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III SVERIGES VINTER GRAND PRIX

Rämen (S), 26 February 1933
8 laps x 46.25 km (28.7 mi) + 1.05 km (0.65 mi) start? = 371.95 km (231.2 mi)?



No.DriverEntrantCarTypeEngine

1Karl-Gustav SundstedtK-G. SundstedtBugattiT35B2.3S-8
2Per-Viktor WidengrenP-V. WidengrenAlfa-RomeoMonza2.3S-8
3Erik LafrenzE. LafrenzChrysler
4Clemens BergströmC. BergströmChevroletDNS - practice crash
5Henken WidengrenH. WidengrenInvicta-Meadows4.5S-6
6Sven LindblomS. LindblomFordSpecial3.6V-8
7J. OhlssonJ. OhlssonVoisinDNS - practice crash
8Gunnar ThorsellG. ThorsellChevrolet
9Hans TorellH. TorellRiley91.1S-4
10John ForsbergJ. ForsbergFordSpecial3.6V-8
11"Olle" BennströmS. O. BennströmFordSpecial3.6V-8
12Anders OlssonA. OlssonChrysler4.6
14Martin StrömbergM. StrömbergChevroletSpecial3.2
15Axel LarssonA. LarssonFordSpecial3.4S-4
16Stig SöderlundS. SöderlundFord3.3S-4
17Ivor HastingsI. HastingsChevrolet3.2
18Harry LarssonH. LarssonFordSpecial3.9S-4
19Per NäsP. NäsNäsSpecial2.8
20Allan WesterblomA. WesterblomReo-Mercedes15.0S-6DNS - drive shaft
21G.H.A. LönnqvistG. LönnqvistChevroletDNA
22Bo LindhB. LindhHudsonSpecial4.2
23Tore WistedtT. WistedtMGJ20.8S-4
24Carl-Gustaf JohanssonC-G. JohanssonFordSpecial3.6V-8
25F. WeyerF. WeyerDodgeSpecial
26S.P.J. KeinänenS.P.J. KeinänenChryslerSpecial5.1S-6
27Karl EbbK. EbbMercedes-BenzSSK7.1S-6
28Einar LundbergE. LundbergPaige
29Oscar WickbergO. WickbergBugattiT35C?2.0S-8
30Eugen BjørnstadE. BjørnstadAlfa RomeoMonza2.3S-8
31Poul TholstrupP. TholstrupFordSpecial3.6V-8DNS- scrutineering
32K. RudolffK. RudolffNRW3.1
33Helmer AnderssonH. AnderssonDodge3.6
34Paul PietschP. PietschAlfa RomeoMonza2.3S-8DNS - practice crash
35Erik BakeE. BakeBuick4.5
36Herbert WimmerH. WimmerBugattiT35B2.3S-8
37Thure JohanssonT. JohanssonFordSpecial3.6V-8
38Axel JohnssonA. JohnssonBugattiT432.3S-8DNS - practice crash
39Börje DahlinB. DahlinMercedes-BenzSSK7.1S-6



A Swedish 1-2-3
A big field, consisting mostly of rebuilt American specials, started in the Swedish Winter Grand Prix. Swedish driver P-V. Widengren grabbed the lead at the start and held it to the finish, never being serioulsy challenged. Finnish drivers Ebb and Keinänen were fighting for top positions but were both forced to retire. Norwegian Bjørnstad finished second but was later disqualified which meant that Johansson and Bennström in almost identical cars built by Ford Sweden were classified second and third.
The Swedish Winter Grand Prix was run for the third time on the demanding course in the woods around the lake Rämen north of the town of Ludvika in the county of Dalarna and onm the lake itself. The cars had to be of the open type and riding race mechanics were compulsory.
Entries:
P-V Widengren was to race a Monza while his brother Henken entered an green Invicta he had loaned from Britain. Norwegian Bjørnstad entered his Monza as did German Paul Pietsch, while another German driver, Herbert Wimmer, raced a ex-von Morgen ex-Pietsch Bugatti T35B #4948. As it was a last series car it had already the double fuel fillers which made it look like a T51. Finnish driver S.P.J. Keinänen entered his Chrysler and his countryman Karl Ebb his Mercedes-Benz SSK. Among the Swedish drivers Börje Dahlin had another SSK and K-G Sundstedt and Axel Johnsson drove Bugattis. Tore Wistedt was unable to get a C type MG Midget delivered in time and had to settle for a J2 type. Hans Torell was to race a British Riley 9 withan English mechanic named Kilby.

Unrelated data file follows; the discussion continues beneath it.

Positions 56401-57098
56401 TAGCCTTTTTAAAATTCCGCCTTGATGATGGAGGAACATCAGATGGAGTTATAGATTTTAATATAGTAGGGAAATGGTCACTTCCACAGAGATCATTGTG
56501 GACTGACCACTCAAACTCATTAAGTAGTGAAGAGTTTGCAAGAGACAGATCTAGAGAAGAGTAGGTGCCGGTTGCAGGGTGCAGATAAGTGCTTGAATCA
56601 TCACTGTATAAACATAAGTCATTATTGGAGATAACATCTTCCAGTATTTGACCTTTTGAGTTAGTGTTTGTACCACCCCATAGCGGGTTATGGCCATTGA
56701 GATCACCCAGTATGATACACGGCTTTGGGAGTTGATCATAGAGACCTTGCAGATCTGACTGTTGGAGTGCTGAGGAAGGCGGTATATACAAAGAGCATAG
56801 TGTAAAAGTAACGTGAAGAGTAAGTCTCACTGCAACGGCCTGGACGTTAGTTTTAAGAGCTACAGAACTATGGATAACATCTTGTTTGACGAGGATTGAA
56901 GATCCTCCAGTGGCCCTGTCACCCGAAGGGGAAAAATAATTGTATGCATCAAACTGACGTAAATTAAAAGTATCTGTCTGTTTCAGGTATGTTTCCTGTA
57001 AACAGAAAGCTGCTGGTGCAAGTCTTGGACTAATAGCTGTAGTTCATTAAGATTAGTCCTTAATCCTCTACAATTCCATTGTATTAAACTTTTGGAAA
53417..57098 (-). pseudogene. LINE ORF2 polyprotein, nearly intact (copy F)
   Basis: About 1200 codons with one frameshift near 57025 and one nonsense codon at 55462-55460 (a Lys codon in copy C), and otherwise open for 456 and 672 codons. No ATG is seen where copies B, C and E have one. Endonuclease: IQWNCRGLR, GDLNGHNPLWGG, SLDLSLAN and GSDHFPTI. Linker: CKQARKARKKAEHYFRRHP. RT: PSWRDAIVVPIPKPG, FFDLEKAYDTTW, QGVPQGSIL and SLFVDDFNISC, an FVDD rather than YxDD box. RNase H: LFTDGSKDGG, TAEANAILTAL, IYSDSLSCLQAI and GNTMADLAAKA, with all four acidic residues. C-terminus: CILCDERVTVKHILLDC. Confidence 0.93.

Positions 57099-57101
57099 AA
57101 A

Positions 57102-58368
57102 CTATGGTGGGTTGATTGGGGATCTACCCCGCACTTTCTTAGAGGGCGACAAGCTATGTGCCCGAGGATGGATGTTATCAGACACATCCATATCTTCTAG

The rest of the entries consisted mostly of local drivers with home built specials but also included such rarities as a Voisin, a NRW, and a Patge. Allan Westerblom entered his troublesome "locomotive" built in Eskilstuna by Henry Molin's workshop where Westerblom had his job. It consisted of a Reo chassis and a WW1 surplus 15 liter Mercedes airplane engine. An oddity among all the open cars was Sven Lindblom's Ford convertible with a canvas roof while Poul Tholstrup's car was not accepted as it was a Coupé.
Practice:
There were several incidents and crashes during practice. J. Ohlsson collided with Dahlin and became a non starter. The front supension was damaged on Dahlin's Mercedes. That was the first of several incidents involving Dahlin in 1933. Clemens Bergström, Axel Johnsson and Paul Pietsch also became non starters after having crashed their cars. Several of the entries used chains of a type developed by S.P.J. Keinänen. Pietsch, not used to race with studded tyres, selected a wrong type and crashed at high speed on the long straight, ending upside down in the woods with a small pine trunk through the radiator.
Race:
Unlike in 1932, when the high temperatures had turned the snow and ice into water, the conditions were excellent this time. It had been snowing during the days before the event and a track on the ice was plowed up as were the course in the wood.
      The length of the course was such that the spectators only were able to see the competitors every 30 minutes. That did not hinder a record number of almost 100,000 spectators to turn up, 11,000 arriving by extra train.
      The 31 cars lined up on the ice was an impressing sight. There could have been 32 starters but the universal joint on the special built drive shaft on Westerblom's Reo-Mercedes had failed.
Pole Position
1
Sundstedt

Bugatti

2
P Widengren

Alfa Romeo

3
Lafrenz

Chrysler

5
H Widengren

Invicta

6
Lindblom

Ford

8
Thorsell

Chevrolet

9
Torell

Riley

10
Forsberg

Ford

11
Bennström

Ford

12
Olsson

Chrysler

14
Strömberg

Chevrolet

15
A Larsson

Ford

16
Söderlund

Ford

17
Hastings

Chevrolet

18
H Larsson

Ford

19
Näs

Näs


*



22
Lindh

Hudson

23
Wistedt

MG

24
C-G Johansson

Ford

25
Weyer

Dodge

26
Keinänen

Chrysler

27
Ebb

Mercedes-Benz

28
Lundberg

Patge

29
Wickberg

Bugatti

30
Bjørnstad

Alfa Romeo